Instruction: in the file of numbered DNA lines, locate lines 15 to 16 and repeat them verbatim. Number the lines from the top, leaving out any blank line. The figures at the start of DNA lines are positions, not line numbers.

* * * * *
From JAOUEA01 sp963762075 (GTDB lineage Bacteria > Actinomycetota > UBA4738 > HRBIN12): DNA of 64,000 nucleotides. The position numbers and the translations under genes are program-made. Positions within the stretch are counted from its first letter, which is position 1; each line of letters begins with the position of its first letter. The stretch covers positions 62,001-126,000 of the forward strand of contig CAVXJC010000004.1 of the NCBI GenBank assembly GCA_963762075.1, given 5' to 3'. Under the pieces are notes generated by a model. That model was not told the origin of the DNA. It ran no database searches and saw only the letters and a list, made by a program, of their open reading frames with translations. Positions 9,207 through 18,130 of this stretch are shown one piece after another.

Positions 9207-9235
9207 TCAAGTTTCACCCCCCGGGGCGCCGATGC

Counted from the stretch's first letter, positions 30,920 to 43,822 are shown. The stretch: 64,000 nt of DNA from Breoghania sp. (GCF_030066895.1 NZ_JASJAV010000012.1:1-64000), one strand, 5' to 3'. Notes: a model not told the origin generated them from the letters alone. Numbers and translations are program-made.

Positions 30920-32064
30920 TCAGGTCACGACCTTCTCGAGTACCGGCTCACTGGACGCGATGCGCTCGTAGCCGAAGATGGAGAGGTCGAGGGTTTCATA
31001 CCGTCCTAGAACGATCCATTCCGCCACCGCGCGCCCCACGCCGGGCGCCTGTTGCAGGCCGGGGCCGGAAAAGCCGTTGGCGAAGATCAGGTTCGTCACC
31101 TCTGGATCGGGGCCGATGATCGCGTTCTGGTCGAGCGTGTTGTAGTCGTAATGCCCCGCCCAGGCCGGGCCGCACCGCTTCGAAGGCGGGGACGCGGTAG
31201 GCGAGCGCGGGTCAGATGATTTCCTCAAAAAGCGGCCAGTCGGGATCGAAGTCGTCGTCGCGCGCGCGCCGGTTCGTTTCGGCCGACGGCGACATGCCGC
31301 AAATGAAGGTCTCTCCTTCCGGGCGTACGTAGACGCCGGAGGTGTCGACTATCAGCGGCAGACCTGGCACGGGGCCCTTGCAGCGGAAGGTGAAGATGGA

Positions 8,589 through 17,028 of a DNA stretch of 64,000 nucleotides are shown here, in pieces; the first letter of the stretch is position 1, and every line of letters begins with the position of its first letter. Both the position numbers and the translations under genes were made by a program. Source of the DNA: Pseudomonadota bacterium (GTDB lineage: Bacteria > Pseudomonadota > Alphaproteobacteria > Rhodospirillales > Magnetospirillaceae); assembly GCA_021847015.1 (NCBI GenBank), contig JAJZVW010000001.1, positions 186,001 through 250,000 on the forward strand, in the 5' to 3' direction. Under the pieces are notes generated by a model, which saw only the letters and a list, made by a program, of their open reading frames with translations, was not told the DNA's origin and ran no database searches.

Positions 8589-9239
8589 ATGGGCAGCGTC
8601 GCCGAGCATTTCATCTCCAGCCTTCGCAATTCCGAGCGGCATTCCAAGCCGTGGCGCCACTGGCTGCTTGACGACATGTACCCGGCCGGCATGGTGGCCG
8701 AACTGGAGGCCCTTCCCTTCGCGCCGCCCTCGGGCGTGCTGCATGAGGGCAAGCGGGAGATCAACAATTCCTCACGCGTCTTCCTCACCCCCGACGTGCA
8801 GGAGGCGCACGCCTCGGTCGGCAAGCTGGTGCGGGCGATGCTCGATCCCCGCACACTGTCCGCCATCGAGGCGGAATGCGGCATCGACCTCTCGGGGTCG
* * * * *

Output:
8701 AACTGGAGGCCCTTCCCTTCGCGCCGCCCTCGGGCGTGCTGCATGAGGGCAAGCGGGAGATCAACAATTCCTCACGCGTCTTCCTCACCCCCGACGTGCA
8801 GGAGGCGCACGCCTCGGTCGGCAAGCTGGTGCGGGCGATGCTCGATCCCCGCACACTGTCCGCCATCGAGGCGGAATGCGGCATCGACCTCTCGGGGTCG